Ah, Jared's Java. Pleasant taste. Slight Monsterism.

Welcome to the home of my mind, where I brew my intellectual and spiritual joe. Sit back and let me pour you a cup or two. I promise not to cut you off, even after you get the caffeine jitters.

Monday, June 11, 2007

"A Post-Post-Evangelical Post" or "Dr. Seuss's Guide to Figuring It All Out"

I'm beginning to wonder if I am truly post-evangelical. I think I'm a post-evangelical, not a "Post-evangelical." The difference? I was reading Dave Tomlinson's book entitled The Post Evangelical, which originally coined the term in Christian culture. I'm not terribly comfortable with his extolling of post-evangelicals. I really feel like he is more anti-evangelical than post-evangelical, as he disparages bringing certain evangelical values into his pre-defined post-evangelical movement, which is contradictory to the openness that the post-evangelical movement is supposed to possess in order to help people at all points and in all experiences of their spiritual journey. He certainly doesn't make me feel welcome. He also doesn't really make many arguments from Scripture. He gives in to his tendency to set up straw men to knock them over and points his finger too often. It gets annoying.

However, he has some strong positive points that he makes and some very right criticisms of the evangelical movement. I got through the first ninety pages, though, and had to put it down. It felt it a waste of time to finish. However, I'd recommend borrowing it from a friend or a library and reading about that much before you put it down. It is a worth while look into how the church is changing. It also gave me another great way to describe a dimension of myself as a post-evangelical. He suggested "post-legalism" (i.e. most churches and Christians frown at the consumption of alcohol) and "post-fundamentalism" (which is more cultural and political than doctrinal or Christian) as a more accurate interpretation of post-evangelical. Like I said before, those explain dimensions of how I'm post-evangelical, but not the entire story.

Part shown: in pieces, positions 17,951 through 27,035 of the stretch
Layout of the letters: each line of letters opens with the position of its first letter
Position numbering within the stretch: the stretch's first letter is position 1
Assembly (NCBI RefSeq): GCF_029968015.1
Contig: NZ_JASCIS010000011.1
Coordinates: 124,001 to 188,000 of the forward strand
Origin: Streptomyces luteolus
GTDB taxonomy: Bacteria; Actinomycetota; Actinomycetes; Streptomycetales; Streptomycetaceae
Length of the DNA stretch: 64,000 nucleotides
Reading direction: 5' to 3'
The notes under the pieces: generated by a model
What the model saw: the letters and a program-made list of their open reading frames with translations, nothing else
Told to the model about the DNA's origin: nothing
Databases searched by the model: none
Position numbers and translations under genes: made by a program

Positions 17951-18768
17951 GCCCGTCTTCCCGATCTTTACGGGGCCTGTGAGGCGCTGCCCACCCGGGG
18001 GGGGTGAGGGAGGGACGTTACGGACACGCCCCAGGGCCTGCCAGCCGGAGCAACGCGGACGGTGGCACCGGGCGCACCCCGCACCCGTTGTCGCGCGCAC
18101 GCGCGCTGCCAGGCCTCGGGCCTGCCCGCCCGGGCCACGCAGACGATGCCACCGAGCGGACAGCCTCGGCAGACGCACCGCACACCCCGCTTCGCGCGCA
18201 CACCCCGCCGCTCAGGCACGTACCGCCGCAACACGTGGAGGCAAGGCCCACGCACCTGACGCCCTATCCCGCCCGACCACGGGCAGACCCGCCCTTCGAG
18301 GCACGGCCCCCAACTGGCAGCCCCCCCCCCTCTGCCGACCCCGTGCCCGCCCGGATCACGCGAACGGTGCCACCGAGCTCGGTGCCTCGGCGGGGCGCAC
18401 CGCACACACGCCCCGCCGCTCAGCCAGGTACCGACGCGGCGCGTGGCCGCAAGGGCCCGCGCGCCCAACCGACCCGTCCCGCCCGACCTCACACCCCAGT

A book I feel like every modern Christian should read is Western Theology, by Wes Seeliger. This post explains some of the themes of the book, but not all of it. It offended every single one of my sensibilities, but it affected me to such a degree that I can't even begin to explain. I didn't agree with everything that I read, but it made me think and want to "move out." You'll get that joke if you read the book. And you should. You REALLY should.

As I talked about before, I'm not quite sure what it means to be post-evangelical. Dave Tomlinson seems to think it means a fully post-modern faith. That is, truth is relative, experience is everything. I can't buy that. Post-modernism replaces objective truth with the statement "There is no such thing as objective truth." However, that statement in and of itself is intended as objective truth. So, I can't jump in wholesale after that. However, modernists and modern-evangelicals seem to have the motto "Objective truth is everything." I have seen it at every church I've been at since I was a small child. Everyone going to the church gives mental ascent to everything in the statement of faith, but no one is really involved in each other's lives. The Christian faith is a relational faith. Without that relational aspect, the faith feels dead and stagnant. We can all say "We believe in Jesus" until we're blue in the face, but if there is no love (and along with that, accountability, discipleship, care for those financially and emotionally struggling, mutual submission, sevantship) what does it really count for? Especially when Jesus said that if we love Him we'd follow (not allow to lie fallow) His commands. He said that we would be known by how we loved one another, not how big of a building and how many programs we ran at our church.